What is your turntable sitting on.?.... The more solid the supporting table the better and cleaner the sound. VPI's....all of them ....need a solid foundation to the center of the Earth. Also, if you have feet on your Classic that is the traditional mini-feet, a remarkable, very worthwhile upgrade is to replace those feet with Bearpaws. These are very heavy solid brass cones that simply screw on your table after the mini feet are screwed off. I'll bet either of these and certainly both will solve your dilemma The solid supporting table should be tried first.
String..., I think you're onto something. I just tried something that is a temporary patch that seems to have nearly eliminated the bass feedback.
I have furniture pads that are used to stick onto the bottom of heavy furniture to prevent scratching hardwood floors. I doubled up on the pads and rested the mini-feet on a small part of the top pad. It seems to have nearly eliminated the problem.
You are right about the table too. It's an IKEA kitchen table. Not very sturdy or heavy. I could feel the sound vibrations on the table top, which I bet traveled right through the TT mini feet to the rest of the chasis.
Right now, I may have cobbled together an ineligant temporary solution, but I need a permanent fix. What about using a heavy piece of concrete slab that sits on styrofoam? Just sketching. Any other ideas? Isn't there something called sound bricks??
Sound-Real-Audio, thanks for the thought, but I don't think my phono pre, linestage or amp clipped. If I didn't mute the phono stage, who knows what would have happened. But I muted the phono pre as soon as the oscillation became louder.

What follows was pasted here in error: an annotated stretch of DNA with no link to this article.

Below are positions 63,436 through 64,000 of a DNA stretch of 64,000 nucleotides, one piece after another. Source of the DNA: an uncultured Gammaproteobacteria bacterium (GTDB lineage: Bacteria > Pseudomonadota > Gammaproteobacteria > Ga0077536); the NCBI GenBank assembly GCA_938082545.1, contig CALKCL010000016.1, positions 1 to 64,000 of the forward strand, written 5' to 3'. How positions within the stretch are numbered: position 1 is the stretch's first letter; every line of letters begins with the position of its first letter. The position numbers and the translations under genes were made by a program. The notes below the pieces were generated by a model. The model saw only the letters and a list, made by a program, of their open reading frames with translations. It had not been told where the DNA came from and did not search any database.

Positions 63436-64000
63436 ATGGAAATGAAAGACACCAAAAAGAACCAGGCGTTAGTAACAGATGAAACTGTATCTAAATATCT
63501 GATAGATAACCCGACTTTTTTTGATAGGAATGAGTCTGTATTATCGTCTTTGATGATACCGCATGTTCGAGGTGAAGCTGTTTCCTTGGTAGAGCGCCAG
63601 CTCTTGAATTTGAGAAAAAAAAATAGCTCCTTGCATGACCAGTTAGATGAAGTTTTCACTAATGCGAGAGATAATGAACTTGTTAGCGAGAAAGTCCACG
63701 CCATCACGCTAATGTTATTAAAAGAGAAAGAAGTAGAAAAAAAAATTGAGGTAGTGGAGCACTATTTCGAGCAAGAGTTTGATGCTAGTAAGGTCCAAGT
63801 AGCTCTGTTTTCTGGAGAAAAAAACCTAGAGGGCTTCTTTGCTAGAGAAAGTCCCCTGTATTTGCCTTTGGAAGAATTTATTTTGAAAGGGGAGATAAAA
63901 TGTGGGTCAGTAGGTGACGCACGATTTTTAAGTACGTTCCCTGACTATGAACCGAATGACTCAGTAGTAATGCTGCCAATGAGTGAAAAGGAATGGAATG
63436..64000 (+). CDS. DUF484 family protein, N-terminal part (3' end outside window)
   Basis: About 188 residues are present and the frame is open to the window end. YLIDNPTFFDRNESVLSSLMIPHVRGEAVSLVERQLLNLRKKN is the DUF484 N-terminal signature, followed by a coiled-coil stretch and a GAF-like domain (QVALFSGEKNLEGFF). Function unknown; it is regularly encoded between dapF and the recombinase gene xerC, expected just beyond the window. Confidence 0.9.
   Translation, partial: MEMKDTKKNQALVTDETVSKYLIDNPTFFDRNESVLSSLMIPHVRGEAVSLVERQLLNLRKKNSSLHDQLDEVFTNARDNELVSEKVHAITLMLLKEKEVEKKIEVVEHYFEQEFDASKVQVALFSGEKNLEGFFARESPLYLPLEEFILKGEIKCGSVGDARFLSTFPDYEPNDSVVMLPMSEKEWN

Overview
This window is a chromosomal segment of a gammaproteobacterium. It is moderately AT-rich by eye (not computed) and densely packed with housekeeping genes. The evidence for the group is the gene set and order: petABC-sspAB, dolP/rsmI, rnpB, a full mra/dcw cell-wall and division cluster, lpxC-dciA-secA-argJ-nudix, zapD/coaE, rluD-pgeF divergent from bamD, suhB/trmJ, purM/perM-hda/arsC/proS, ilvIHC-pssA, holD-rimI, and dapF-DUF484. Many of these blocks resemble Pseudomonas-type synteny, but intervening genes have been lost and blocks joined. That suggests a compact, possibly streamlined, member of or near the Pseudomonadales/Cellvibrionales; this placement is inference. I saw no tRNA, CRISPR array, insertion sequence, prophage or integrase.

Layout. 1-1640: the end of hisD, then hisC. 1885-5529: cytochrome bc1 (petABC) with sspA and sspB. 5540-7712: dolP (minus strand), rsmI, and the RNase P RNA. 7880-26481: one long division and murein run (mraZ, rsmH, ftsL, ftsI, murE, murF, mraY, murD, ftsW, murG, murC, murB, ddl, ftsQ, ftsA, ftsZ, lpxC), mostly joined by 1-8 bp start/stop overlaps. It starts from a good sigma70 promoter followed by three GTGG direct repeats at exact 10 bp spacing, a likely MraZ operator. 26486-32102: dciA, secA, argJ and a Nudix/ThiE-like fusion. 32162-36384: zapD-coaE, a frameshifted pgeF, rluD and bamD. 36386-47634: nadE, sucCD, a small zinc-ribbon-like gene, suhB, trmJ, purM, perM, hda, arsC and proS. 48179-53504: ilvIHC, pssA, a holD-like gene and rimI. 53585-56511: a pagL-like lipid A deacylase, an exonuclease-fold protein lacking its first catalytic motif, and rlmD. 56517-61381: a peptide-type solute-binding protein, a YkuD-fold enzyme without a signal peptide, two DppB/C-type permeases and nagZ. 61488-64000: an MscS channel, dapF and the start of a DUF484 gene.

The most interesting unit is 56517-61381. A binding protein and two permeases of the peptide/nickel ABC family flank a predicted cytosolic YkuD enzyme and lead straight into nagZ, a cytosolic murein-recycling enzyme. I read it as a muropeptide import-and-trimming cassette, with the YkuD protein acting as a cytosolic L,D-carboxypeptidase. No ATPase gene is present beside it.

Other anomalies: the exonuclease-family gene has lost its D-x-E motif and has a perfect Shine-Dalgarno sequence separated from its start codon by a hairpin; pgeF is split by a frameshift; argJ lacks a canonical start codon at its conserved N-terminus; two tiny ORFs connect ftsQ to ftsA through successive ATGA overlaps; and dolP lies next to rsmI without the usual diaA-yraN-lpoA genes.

I think String... is on to something, especially in light of my meatball fix. I've got to do a much better job of isolating that turntable from the IKEA kitchen table. The IKEA table is like an antenna that is transmitting vibrations into the TT via the mini feet.
Bifwynne....your light Ikea table may be perfect for a Linn, however, as I said before...you have to have a solid support for your VPI. If you have a light budget, even get pavers, cinderblocks, etc. to support your VPI. Those isolation pads are not the audiophile answer. As I said before...a SOLID path to the center of the earth is what you are looking for.
Glad the "pads" are helping out the situation. They are decoupling the TT from the resonances of the shelf that it is sitting on. Something I suggested you look into in an earlier post.
It is the opposite approach of Stringreen which seeks to couple the shelf and table to "the center of the earth" which is highly effective but can be costly or impossible to do in some situations.
If you can't switch to a much more solid base you can experiment a bit by adding some other dissimilar materials with the "pads" to possibly gain even better isolation from the shelf. You can try layering say a maple block on top of pads than another set of pads then the TT. Some TT makers build their plinths in a similar manner.
There's another similar thread running. I read comments about using a sheet of balsa wood and using a maple block. I bet I'd have a nice TT surface by sandwiching balsa, then maple, then balsa again. I'll ask here -- where can one purchase a maple block and how thick should it be?
Where can one purchase a maple block and how thick should it be?Here
, at Mapleshade :-)
They offer 2 inch and 4 inch thick configurations. I use the 4 inch version, together with their rubber & cork "Isoblocks," under my amplifier.